Irma Is a Storm for the Record Books
by Jim Southard, on Sep 13, 2017 2:22:24 PM
Hurricane Irma may be gone, but it will certainly be a storm for the record books. Not only was it one of the most powerful hurricanes seen in the Atlantic since the advent of the satellite era, but Irma was notable for how long it was able to maintain its very high intensity.
In a recent post, we touched on the metric of ACE or Accumulated Cyclone Energy. To recap: ACE takes into account not only the strength of a tropical storm or hurricane but also how long it lasts. Short-lived or weak storms produce very little ACE, while powerful or long-lasting storms can accumulate large values.
Hurricane Irma wasn’t the most long-lived storm ever, but it spent over three full days as a Category 5 hurricane last week, which enabled it to quickly rack up a large ACE total. In total, Irma has an ACE value of 66.61, which is one of the highest values from a single storm in the Atlantic in the modern era. Since 1950, Irma’s ACE total is second only to that of Hurricane Ivan of 2004 (which finished with an ACE of 70.4). Irma ranks ahead of other notable storms such as Hurricane Hugo from 1989, Hurricane Allen from 1980, last year’s Hurricane Matthew, Hurricane Donna from 1960, and Hurricane Isabel from 2003.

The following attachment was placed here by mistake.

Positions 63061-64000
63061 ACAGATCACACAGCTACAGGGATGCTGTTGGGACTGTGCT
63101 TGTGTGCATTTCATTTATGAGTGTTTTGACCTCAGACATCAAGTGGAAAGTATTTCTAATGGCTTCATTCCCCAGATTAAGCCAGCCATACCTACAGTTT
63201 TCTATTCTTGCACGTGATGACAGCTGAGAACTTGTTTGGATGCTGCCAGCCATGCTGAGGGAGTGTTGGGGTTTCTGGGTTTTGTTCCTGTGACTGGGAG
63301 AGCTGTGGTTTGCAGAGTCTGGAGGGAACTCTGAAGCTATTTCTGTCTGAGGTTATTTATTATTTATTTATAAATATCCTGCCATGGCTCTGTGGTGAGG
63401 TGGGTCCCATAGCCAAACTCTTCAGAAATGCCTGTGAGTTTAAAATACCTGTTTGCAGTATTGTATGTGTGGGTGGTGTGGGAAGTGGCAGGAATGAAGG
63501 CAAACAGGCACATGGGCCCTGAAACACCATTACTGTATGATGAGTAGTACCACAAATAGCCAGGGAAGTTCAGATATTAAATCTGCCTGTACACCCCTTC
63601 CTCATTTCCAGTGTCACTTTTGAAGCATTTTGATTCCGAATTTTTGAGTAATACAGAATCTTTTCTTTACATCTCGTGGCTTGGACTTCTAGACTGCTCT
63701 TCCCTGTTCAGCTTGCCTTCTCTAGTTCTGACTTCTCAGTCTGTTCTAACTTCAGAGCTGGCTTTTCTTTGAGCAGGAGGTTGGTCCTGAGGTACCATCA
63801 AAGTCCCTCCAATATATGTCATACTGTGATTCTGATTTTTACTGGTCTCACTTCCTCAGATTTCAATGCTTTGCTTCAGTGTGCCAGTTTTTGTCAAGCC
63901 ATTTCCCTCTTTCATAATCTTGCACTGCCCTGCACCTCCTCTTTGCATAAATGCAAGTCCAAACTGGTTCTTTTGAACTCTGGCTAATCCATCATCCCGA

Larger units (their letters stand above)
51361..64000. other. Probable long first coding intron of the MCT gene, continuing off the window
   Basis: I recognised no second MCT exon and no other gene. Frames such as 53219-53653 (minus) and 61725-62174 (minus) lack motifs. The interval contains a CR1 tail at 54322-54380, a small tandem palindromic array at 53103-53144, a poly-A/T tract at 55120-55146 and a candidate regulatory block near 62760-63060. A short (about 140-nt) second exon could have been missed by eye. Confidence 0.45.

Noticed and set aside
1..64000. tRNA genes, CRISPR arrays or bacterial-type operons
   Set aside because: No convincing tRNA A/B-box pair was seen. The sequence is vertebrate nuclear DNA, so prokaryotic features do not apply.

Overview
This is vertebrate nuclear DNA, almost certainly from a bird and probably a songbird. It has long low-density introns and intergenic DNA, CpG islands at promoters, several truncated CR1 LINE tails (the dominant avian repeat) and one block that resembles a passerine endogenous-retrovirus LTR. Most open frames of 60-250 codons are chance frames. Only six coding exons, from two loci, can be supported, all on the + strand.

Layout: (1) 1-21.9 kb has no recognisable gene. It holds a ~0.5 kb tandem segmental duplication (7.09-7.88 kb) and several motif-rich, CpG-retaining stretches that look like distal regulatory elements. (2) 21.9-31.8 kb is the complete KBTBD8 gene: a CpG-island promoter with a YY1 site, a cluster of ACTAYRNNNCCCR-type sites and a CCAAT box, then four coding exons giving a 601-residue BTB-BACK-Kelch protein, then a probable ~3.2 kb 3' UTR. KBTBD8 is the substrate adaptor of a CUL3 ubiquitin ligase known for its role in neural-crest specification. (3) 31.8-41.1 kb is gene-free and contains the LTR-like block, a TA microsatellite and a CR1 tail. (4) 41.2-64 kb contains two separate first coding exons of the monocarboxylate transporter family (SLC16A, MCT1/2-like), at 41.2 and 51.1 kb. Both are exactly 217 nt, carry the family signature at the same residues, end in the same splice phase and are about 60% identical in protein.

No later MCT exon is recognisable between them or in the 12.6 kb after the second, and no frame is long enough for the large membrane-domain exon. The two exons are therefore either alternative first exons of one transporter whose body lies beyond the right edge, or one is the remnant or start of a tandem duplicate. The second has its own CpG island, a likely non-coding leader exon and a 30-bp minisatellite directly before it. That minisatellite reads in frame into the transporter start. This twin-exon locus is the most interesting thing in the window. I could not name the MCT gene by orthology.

The amount of ACE produced by Irma alone even ranks ahead of the total ACE accumulated in several entire seasons in the Atlantic. Since 1950, there have been 20 hurricane seasons in the Atlantic that had less ACE from all the storms in the whole year than what Irma accumulated by itself. Some recent seasons that had less ACE than just Irma include 2015 (which finished with 11 named storms, four hurricanes, and two major hurricanes) and 2013 (which had 14 named storms, two hurricanes, and no major hurricanes).
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